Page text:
Ever since Adm. Mike Mullen blew his top over the links between Pakistani military intelligence and the Haqqani clan accused of attacking the U.S. Embassy in Kabul, there has been much speculation about what this means for America’s already-strained relationship with Pakistan.

The outgoing chairman of the Joint Chiefs of Staff went public at an appearance before the Senate Armed Services Committee last Thursday. In particular, he said that not only the attack on the embassy, but also a truck bombing on Sept. 10 that killed five Afghans and wounded 77 NATO troops, were “planned and conducted” by the Pakistan-based Haqqani network.

Mullen knows exactly what he is doing by raising the temperature with Islamabad, where anti-American sentiment is running high over drone attacks in the border areas. It comes only months after the killing of Osama bin Laden by U.S. Navy SEALs led to charges that the Pakistanis were either incompetent or complicit following the revelation that the al Qaeda leader had been living for the past five years in the town of Abbottabad.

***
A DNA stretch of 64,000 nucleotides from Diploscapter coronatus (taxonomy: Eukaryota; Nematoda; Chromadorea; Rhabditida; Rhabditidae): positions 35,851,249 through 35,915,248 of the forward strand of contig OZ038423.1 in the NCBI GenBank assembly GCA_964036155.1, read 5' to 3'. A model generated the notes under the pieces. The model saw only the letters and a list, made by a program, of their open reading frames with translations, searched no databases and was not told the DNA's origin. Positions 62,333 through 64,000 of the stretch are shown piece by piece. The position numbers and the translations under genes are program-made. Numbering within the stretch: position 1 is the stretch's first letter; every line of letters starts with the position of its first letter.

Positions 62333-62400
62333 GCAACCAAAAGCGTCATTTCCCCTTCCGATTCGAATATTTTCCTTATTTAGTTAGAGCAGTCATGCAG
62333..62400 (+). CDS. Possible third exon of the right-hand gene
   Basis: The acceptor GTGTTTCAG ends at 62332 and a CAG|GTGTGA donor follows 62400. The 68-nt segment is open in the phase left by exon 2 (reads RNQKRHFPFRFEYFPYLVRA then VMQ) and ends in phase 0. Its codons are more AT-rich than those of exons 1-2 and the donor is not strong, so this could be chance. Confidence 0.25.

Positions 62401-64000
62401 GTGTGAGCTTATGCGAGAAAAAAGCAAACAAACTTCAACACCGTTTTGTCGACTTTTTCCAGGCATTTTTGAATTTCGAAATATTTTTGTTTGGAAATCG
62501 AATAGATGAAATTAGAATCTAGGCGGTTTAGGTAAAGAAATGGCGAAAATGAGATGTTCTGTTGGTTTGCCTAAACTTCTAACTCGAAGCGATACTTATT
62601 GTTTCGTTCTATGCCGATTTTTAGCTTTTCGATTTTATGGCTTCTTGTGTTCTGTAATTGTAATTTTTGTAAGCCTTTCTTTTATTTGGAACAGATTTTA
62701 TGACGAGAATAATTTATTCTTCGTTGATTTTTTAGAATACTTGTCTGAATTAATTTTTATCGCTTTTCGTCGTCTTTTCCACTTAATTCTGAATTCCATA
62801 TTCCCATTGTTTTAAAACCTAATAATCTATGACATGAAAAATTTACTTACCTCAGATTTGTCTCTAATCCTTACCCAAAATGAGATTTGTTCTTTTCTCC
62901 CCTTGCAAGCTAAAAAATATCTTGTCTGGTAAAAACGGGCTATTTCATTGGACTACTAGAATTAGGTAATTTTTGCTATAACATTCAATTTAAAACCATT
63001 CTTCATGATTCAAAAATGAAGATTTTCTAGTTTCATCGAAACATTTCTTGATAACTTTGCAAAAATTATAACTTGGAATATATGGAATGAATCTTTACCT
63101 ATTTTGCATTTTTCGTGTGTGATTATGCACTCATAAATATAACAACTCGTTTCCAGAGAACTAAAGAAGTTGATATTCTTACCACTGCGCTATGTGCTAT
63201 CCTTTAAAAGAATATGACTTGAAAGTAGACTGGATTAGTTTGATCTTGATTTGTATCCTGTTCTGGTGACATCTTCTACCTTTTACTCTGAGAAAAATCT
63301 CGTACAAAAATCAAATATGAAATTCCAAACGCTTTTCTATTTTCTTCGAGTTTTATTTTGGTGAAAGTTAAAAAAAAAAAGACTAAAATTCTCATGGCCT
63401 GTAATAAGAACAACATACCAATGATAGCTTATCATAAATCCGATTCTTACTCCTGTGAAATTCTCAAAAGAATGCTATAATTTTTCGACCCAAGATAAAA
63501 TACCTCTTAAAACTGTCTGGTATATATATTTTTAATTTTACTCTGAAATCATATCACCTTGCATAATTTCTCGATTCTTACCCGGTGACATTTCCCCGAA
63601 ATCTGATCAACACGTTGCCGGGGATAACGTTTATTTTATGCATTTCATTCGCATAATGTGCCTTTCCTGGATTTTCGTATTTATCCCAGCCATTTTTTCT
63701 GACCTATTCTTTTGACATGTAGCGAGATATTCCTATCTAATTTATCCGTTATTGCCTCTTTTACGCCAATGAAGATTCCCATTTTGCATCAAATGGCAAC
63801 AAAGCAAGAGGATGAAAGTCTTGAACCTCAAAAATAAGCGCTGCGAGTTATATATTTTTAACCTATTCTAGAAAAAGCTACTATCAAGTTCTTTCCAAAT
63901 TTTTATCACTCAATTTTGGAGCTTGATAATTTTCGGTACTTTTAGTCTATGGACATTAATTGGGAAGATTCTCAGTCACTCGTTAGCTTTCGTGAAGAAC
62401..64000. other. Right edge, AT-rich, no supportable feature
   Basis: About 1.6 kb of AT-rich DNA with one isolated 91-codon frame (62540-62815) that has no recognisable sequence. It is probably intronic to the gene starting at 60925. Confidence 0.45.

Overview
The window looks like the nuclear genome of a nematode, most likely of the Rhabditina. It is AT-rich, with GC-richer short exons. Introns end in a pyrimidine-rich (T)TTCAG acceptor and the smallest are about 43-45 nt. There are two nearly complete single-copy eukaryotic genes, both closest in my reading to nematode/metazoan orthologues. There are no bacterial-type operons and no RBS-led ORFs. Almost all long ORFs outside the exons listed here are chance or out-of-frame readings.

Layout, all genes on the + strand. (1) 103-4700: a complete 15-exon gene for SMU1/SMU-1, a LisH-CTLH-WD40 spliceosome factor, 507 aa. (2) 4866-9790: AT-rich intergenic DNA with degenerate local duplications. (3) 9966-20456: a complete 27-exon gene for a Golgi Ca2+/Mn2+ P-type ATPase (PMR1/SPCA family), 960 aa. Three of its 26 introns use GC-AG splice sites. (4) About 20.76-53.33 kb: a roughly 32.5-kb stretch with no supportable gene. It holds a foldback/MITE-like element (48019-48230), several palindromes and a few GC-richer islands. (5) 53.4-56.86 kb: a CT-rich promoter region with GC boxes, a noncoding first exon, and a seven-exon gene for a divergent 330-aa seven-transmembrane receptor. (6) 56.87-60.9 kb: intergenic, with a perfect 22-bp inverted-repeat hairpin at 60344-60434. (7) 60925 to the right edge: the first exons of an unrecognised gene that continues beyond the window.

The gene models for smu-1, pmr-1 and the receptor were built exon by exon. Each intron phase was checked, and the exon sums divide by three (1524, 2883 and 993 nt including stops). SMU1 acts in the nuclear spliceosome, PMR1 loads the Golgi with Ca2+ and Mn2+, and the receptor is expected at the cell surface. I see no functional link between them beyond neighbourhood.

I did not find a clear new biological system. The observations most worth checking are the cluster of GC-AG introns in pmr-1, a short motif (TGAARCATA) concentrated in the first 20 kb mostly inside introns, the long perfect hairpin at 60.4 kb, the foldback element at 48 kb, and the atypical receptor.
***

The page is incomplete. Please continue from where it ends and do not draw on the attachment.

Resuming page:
Only 10 days ago, Mullen had a four-hour conversation with Gen. Kayani, the Pakistan army chief who used to head the ISI military intelligence, during which the U.S. official raised the issue of the ISI support for the Haqqanis. In Pakistan, there is now speculation that the U.S. will retaliate militarily for the attack on its embassy in Kabul.

The most thought-provoking article I have read since Mullen’s outburst is a piece by Bob Baer, a former CIA agent, in Time magazine. His thesis is that America has failed to understand Pakistan’s fundamental strategy in Afghanistan, and that there is no chance Islamabad will change course.

Baer says that we need to understand that Pakistan intends to bring down the Karzai government in Afghanistan (perceived as being allied with Pakistan’s archrival India), “even if that means taking on its sometime U.S. ally.”

He goes on to say that to break relations with the Haqqanis now would mean Pakistan giving up a large degree of influence in Afghanistan after the war is over. In other words, don’t expect the Pakistanis to go changing their strategy overnight and going after the Haqqanis, just because the Americans say so.